Openwall GNU/*/Linux - a small security-enhanced Linux distro for servers
[<prev] [next>] [<thread-prev] [thread-next>] [day] [month] [year] [list]
Date: Tue, 6 May 2014 04:07:32 -0400 (EDT)
Subject: Re: Upcoming security release of fish 2.1.1

Hash: SHA1

> There is also a symlink attack that doesn't depend on a race condition, so we'll
> include a patch for that as well.
> Could we have an additional CVE-ID assigned, please?

First, we should mention that a single CVE ID cannot be used for a set
of related issues that have different affected versions. For the
earlier message that mentioned CVE-2014-2906 and CVE-2014-2914,
approximately two more CVE IDs will be needed. We will send those

For "a symlink attack that doesn't depend on a race condition,"
ultimately the answer is yes, you can have a separate CVE ID - use
CVE-2014-3219. Probably at least a few oss-security readers would want
us to explain why, so here's the explanation for them.

When there are discoveries of two instances of essentially the same
composite, and there's any difference in the set of weaknesses for
those two instances, we might want to have a general rule that two
separate CVE IDs are always assigned. In practice, the Symlink
Following composite is treated as somewhat of a special case in CVE.
If we have one Symlink Following instance associated with two
weaknesses, and a different Symlink Following instance associated with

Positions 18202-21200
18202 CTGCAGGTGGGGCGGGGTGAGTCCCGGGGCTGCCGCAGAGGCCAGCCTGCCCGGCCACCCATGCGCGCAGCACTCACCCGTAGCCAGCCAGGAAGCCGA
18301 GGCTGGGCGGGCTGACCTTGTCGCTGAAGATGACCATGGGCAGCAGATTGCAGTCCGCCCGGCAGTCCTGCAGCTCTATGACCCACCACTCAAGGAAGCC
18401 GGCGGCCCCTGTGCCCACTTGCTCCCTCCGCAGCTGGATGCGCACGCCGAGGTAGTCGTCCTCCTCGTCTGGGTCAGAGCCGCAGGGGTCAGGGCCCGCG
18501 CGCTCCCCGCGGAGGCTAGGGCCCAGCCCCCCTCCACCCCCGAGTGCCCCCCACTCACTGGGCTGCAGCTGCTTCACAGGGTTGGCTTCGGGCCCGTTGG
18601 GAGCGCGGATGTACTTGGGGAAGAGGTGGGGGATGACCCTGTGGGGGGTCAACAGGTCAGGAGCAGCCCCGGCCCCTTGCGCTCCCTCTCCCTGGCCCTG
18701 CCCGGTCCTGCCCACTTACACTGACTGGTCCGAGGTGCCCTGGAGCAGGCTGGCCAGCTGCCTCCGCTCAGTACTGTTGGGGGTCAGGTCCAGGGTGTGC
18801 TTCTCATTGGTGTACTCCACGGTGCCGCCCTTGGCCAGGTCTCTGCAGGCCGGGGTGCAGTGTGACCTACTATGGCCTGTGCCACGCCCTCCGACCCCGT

three weaknesses, we sometimes assign only one CVE ID. Possibly we
will reevaluate that. (There's also often a complication that the
available information is only that distinct Symlink Following
instances exist; the information about the weaknesses is missing.)

For the code fixed in the
commit, an additional factor is that the Symlink Following composite
exists and is relevant, but there's a more important attack that does
not rely on Symlink Following. In between when the temporary filename
is chosen and when the temporary filename is used, the attacker can
place something at the temporary pathname. One option is a symlink,
and fish will follow that symlink and perhaps overwrite an important
file. Another option is a plain world writable file. In that case,
fish writes to the file, but the attacker can change the contents of
the file immediately before fish proceeds to execute the file. Thus,
even if we did the abstraction based on "same commonly used composite
name," we would still end up with a different CVE ID than for the new
"symlink attack that doesn't depend on a race condition" report,
because the pre-c0989dce2d882c94eb3183e7b94402ba53534abb code isn't
solely characterized by a Symlink Following composite. Finally, we
probably don't want to have two CVE IDs for a single case where mktemp
is introduced - even when both Symlink Following and (roughly
speaking) code injection are possible from the same set of weaknesses.

- -- 
CVE assignment team, MITRE CVE Numbering Authority
M/S M300
202 Burlington Road, Bedford, MA 01730 USA
[ PGP key available through ]
Version: GnuPG v1.4.14 (SunOS)


Powered by blists - more mailing lists

Your e-mail address:

Please check out the Open Source Software Security Wiki, which is counterpart to this mailing list.

Powered by Openwall GNU/*/Linux - Powered by OpenVZ